This picture shows the variation of swells directed at Norderney through a typical May. It is based on 1735 NWW3 model predictions since 2007 (values every 3 hours). The wave model does not forecast wind and surf right at the coast so we have chosen the best grid node based on what we know about Norderney, and at Norderney the best grid node is 33 km away (21 miles).
The rose diagram describes the distribution of swell directions and swell sizes, while the graph at the bottom shows the same thing without direction information. Five colours illustrate increasing wave sizes. Blue shows the smallest swells, less that 0.5m (1.5 feet) high. These occurred only 46% of the time. Green and yellow show increasing swell sizes and red represents biggest swells greater than >3m (>10ft). In both graphs, the area of any colour is proportional to how frequently that size swell happens.
The diagram suggests that the prevailing swell direction, shown by the biggest spokes, was NNW (which was the same as the prevailing wind direction). Because the wave model grid is out to sea, sometimes a strong offshore wind blows largest waves away from Norderney and offshore. We combine these with the no surf category of the bar chart. To keep it simple we don't show these in the rose plot. Because wind determines whether or not waves are surfable at Norderney, you can view an alternative image that shows only the swells that were predicted to coincide with glassy or offshore wind conditions. Over an average May, swells large enough to cause good for surfing waves at Norderney run for about 54% of the time.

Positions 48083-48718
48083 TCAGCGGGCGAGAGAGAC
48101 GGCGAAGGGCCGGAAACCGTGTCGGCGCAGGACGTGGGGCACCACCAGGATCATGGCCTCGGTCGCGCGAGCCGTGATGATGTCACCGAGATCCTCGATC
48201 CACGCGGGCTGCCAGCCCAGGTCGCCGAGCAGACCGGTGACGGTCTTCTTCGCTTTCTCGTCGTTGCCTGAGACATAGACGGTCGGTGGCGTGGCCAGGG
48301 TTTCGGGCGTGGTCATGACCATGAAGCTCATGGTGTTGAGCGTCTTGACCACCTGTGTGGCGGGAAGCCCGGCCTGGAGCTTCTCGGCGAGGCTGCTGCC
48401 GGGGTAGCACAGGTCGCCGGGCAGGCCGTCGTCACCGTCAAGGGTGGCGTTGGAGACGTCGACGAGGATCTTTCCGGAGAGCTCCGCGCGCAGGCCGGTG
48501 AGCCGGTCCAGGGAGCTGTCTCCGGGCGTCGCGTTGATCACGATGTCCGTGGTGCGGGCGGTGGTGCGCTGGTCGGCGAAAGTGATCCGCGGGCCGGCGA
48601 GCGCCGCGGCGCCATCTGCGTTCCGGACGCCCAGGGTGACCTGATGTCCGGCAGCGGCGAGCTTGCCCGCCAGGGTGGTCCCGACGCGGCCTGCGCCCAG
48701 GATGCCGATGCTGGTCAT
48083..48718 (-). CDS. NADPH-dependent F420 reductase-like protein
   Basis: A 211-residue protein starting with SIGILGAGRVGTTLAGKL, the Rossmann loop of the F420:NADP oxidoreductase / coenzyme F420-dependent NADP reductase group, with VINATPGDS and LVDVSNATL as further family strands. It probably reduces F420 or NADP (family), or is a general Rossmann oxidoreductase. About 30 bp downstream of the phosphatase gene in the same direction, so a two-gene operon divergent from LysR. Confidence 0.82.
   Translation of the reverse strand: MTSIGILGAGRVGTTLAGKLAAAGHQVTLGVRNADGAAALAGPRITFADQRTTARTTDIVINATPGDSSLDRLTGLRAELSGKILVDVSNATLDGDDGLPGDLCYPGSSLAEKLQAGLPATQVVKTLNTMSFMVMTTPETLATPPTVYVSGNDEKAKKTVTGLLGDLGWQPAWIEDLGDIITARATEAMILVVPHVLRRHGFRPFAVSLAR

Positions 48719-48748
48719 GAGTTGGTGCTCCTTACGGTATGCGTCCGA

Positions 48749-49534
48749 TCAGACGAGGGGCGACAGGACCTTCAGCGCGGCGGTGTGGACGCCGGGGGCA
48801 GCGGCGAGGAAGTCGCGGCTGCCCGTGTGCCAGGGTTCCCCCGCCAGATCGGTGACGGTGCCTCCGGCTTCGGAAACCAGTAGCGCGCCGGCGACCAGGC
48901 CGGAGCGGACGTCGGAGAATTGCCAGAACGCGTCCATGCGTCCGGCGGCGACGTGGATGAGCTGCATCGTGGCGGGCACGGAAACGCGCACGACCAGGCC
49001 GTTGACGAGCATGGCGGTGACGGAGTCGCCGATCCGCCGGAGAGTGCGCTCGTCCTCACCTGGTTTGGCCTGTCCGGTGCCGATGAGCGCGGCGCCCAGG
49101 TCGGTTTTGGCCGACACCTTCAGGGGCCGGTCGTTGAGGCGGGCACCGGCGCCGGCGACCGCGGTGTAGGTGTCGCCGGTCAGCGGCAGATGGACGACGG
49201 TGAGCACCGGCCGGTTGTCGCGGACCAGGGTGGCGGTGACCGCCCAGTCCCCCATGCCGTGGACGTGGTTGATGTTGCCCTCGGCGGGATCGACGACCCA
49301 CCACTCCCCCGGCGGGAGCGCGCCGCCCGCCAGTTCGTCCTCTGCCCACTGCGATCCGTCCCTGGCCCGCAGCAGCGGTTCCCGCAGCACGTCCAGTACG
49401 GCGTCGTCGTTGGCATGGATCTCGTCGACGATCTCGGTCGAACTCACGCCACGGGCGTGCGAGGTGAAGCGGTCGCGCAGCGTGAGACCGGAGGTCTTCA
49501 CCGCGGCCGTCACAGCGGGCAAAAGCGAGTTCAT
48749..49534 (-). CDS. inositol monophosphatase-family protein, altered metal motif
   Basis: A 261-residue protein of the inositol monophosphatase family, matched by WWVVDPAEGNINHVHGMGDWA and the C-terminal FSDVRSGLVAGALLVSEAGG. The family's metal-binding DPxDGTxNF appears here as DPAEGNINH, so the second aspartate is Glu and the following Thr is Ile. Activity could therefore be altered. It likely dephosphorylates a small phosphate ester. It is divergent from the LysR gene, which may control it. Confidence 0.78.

IMPORTANT: Beta version feature! Swell heights are open water values from NWW3. There is no attempt to model near-shore effects. Coastal wave heights will generally be less, especially if the break does not have unobstructed exposure to the open ocean.